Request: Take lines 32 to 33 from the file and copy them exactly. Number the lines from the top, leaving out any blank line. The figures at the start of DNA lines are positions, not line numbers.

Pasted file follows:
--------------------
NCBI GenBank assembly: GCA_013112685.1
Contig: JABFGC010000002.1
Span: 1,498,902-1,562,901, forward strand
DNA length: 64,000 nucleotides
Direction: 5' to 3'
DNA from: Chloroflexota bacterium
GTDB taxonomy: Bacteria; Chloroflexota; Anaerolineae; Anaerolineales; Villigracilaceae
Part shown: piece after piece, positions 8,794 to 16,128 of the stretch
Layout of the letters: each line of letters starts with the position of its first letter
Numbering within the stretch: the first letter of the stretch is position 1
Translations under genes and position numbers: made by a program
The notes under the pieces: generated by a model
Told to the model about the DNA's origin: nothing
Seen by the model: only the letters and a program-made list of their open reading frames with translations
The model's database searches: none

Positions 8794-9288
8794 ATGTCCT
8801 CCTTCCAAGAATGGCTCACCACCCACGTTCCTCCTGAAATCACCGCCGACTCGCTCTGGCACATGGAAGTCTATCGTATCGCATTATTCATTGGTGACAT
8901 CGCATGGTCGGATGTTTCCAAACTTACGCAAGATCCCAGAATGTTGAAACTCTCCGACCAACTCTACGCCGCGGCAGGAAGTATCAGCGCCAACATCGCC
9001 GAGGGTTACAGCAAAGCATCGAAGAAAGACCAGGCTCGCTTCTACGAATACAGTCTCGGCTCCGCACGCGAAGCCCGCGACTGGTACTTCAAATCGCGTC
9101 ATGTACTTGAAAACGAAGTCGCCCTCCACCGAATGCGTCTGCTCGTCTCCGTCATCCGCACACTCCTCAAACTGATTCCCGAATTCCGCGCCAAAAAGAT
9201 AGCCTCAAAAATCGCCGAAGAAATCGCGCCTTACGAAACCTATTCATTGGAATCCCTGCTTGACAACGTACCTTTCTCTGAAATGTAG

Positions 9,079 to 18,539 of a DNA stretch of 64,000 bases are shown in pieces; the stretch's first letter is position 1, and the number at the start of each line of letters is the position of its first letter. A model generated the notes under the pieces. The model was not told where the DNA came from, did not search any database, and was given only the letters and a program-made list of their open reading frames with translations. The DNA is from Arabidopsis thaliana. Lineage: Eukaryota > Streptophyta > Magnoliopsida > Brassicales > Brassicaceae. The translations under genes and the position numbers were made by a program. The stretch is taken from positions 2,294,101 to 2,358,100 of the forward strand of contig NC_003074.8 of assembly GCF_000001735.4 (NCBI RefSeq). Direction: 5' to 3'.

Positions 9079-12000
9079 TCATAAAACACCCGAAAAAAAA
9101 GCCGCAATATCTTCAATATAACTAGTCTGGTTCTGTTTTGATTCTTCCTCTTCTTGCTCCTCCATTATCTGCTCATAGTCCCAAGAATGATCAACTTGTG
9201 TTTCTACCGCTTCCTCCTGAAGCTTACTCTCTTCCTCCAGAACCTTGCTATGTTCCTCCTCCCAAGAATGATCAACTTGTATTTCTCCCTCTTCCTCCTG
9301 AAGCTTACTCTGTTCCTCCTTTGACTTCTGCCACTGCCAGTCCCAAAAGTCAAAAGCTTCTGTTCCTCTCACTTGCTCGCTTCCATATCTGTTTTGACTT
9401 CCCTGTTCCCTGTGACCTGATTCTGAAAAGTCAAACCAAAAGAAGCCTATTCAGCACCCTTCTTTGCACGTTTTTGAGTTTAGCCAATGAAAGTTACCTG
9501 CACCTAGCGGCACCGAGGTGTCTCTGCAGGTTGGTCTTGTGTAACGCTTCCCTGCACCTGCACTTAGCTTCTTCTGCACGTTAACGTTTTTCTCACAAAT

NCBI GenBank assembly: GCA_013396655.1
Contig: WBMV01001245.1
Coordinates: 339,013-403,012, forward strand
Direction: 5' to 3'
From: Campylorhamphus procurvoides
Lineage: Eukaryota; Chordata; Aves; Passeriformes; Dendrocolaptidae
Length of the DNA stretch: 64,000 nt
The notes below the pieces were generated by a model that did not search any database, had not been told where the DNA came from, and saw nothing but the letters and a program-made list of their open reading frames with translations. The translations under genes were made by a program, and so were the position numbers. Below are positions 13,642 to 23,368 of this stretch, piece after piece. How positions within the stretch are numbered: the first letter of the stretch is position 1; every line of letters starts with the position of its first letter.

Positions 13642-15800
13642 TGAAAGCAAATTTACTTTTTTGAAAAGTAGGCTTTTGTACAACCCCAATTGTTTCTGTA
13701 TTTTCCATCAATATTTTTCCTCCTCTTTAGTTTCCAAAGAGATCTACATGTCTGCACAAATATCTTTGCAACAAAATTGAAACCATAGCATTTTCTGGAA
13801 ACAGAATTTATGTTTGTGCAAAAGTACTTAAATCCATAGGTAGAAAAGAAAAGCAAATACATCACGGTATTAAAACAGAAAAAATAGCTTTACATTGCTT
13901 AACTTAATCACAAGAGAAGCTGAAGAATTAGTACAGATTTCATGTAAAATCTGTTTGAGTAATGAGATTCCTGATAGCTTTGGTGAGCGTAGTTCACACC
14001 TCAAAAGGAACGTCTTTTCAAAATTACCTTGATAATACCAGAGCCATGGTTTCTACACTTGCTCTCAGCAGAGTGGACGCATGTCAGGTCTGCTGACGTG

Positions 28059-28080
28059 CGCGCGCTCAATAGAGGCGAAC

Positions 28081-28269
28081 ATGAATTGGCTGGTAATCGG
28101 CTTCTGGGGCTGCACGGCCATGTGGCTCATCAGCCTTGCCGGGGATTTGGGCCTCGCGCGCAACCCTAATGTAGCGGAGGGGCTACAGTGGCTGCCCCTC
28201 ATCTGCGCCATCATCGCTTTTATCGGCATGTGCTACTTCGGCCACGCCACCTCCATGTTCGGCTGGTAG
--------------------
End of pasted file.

Contig: WBMV01001245.1
Coordinates: 339,013-403,012, forward strand